Spinal Osteoporosis

Spinal Osteoporosis Symptoms, Causes, and Treatments

Spinal osteoporosis is a condition that is characterized by the destruction of bone tissue which leads to loss of bone mass and an increased susceptibility to fracture.  Fortunately, spinal osteoporosis can be prevented and treated if it is detected on time. However, osteoporosis awareness is not common and too many individuals, especially women over age 50, suffer from serious illness and sometimes even die from this condition.

While spinal osteoporosis on its own does not lead to back pain, it can weaken the spine and make it impossible for it to withstand normal stress or a small trauma such as a fall. This causes a fracture which is almost always the first symptom of this disease. Individuals who develop advanced spinal osteoporosis are often forced to cope with great pain and immobility.

Type I osteoporosis which is most common in post menopausel women occurs when the amount of estrogen in their bodies significantly decreases. This prompts the bones to lose substance and weaken. Type II osteoporosis is also known as senile osteoporosis and usually occurs after the age of 70. It is also more common in women than men.

What are the Symptoms of Spinal Osteoporosis?

Unfortunately, osteoporosis can be present without any signs and symptoms. This is because osteoporosis typically starts showing symptoms when a bone fracture occurs. Therefore, you may not be aware of your osteoporosis until you experience an osteoporotic fracture. Pain is the main symptom that is related to these fractures and the location of the pain has to do with where the fracture is located. Osteoporosis symptoms are similar in both men and women.

What Causes Spinal Osteoporosis?

Spinal osteoporosis starts with the process of bone loss that usually begins when someone is in their early to late thirties. From the early to late thirties to the start of menopause, women gradually lose a certain amount of bone. The spongy bone or the trabecular bone is lost at a rate of approximately 1% every year while the hard bone or the cortical bone is lost at a rate of about 0.5% every year.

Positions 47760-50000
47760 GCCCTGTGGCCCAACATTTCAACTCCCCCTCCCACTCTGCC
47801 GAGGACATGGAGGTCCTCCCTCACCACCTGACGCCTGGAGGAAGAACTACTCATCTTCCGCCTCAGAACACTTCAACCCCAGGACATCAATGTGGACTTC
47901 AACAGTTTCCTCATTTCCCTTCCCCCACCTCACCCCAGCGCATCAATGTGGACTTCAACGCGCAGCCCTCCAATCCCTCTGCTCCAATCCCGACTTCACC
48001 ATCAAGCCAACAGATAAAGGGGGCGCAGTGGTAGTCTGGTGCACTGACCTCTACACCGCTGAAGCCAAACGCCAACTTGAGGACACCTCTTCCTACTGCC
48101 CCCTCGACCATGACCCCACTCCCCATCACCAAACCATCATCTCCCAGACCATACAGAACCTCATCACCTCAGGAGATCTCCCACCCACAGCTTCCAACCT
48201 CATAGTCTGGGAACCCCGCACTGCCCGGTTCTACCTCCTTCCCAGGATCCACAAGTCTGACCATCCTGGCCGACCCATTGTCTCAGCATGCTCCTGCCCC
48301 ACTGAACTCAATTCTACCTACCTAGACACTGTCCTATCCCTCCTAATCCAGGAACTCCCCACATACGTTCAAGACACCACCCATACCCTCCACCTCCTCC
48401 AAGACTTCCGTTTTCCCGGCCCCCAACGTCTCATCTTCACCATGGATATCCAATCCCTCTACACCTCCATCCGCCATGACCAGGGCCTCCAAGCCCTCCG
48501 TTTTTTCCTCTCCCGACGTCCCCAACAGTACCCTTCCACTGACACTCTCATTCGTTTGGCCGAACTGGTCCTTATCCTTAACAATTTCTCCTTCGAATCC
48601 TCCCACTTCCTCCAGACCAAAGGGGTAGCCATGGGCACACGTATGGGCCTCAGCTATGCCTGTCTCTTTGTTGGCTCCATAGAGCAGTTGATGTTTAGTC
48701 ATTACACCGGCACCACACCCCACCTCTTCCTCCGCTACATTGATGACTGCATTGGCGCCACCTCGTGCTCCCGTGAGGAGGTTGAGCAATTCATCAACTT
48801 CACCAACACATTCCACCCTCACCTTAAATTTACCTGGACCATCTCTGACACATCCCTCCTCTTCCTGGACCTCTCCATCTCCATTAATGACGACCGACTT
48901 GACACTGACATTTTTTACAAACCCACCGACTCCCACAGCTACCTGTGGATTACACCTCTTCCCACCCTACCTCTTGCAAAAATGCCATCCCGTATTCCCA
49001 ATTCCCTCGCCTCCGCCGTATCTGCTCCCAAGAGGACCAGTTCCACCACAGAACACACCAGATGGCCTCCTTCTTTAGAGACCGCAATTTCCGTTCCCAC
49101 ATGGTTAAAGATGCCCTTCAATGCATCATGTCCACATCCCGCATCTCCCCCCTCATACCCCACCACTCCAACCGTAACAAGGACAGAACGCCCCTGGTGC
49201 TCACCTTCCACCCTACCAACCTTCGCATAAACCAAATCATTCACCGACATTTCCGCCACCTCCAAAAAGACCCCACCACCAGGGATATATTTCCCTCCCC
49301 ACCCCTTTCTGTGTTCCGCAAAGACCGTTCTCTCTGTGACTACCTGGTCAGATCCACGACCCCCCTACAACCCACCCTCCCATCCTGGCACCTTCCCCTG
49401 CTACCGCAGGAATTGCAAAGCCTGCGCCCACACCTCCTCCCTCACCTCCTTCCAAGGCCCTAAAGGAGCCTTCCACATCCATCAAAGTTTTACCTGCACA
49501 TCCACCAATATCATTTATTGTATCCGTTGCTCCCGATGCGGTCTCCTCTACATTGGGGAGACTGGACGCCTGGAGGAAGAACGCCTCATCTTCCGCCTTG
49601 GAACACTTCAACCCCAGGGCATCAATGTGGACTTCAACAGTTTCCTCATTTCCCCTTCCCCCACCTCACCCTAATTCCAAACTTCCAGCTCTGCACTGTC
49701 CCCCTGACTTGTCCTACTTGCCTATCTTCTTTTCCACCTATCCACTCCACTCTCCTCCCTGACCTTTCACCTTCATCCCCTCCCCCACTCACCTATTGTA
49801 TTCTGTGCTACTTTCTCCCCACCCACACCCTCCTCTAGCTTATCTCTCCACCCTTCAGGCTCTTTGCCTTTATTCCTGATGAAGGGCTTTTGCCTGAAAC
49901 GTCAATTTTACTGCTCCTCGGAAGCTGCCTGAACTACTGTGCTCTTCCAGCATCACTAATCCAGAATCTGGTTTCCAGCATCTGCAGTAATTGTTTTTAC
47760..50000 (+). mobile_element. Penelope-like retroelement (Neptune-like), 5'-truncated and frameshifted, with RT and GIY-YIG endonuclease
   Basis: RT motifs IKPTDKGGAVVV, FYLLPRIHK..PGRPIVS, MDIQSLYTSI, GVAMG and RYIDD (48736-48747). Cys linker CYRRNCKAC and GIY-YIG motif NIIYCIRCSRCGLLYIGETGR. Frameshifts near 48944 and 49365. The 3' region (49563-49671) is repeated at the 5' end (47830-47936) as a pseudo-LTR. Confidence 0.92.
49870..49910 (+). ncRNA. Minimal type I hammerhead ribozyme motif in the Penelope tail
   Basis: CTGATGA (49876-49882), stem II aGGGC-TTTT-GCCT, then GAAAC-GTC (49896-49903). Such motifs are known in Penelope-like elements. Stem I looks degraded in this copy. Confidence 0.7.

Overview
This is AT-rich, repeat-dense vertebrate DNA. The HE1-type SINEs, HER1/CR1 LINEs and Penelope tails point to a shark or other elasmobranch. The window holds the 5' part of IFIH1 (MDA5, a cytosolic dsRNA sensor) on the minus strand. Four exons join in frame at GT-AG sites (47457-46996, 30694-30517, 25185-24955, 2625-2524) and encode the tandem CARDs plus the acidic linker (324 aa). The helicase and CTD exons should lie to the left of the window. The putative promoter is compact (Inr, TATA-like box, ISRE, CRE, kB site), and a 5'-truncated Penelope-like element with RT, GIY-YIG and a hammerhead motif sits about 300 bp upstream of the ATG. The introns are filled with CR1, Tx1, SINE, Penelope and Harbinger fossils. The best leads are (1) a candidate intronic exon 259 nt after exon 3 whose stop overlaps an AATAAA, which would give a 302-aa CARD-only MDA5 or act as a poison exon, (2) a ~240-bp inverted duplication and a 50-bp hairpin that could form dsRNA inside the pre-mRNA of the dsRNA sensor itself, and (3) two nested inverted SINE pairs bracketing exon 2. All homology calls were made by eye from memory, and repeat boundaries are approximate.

Bone remodeling is taking away more bone than is added. In women, estrogen plays a vital role in keeping the bones strong because it assists in keeping bone remodeling rates low. Osteoclasts or the bone-eating cells and osteoblasts or the bone-forming cells are the two types of cells that trigger bone remodeling. When estrogen is not present, the osteoclasts take over and more bone is removed than laid down. This results in the loss of bone loss and fractures.

How is Spinal Osteoporosis Treated?

To treat spinal osteoporosis, education on diet, exercise, and certain medications is important. The main goal of treating osteoporosis is to prevent the painful fractures that it causes.

  • Education. Patients with spinal osteoporosis must be educated on proper nutrition and how much Vitamin D and calcium they should consume. In addition, advice on exercise and how to help maintain healthy bone density is also essential.
  • Medications. A variety of medications can be prescribed to help minimize the risk of fractures and treat osteoporosis. These medications strengthen the bones and work to stop bone loss in the future. Popular drugs that slow bone resorption include Calcitonin, Bisphosphonates, and estrogen or hormone therapy. The osteoporosis medication that increases bone formation is a parathyroid hormone called Teriparatide.

For the very best care for your spinal osteoporosis, EmergeOrtho: Foothills Region is the optimal choice. Our team of board-certified spine and pain experts welcome patients without an MRI and look forward to helping you find relief as soon as possible.

If you do need surgery or another procedure, you can enjoy the convenience of being treated at multiple nearby hospitals in the Unifour area. Frye Regional Medical Center & Catawba Valley Medical Center in Hickory.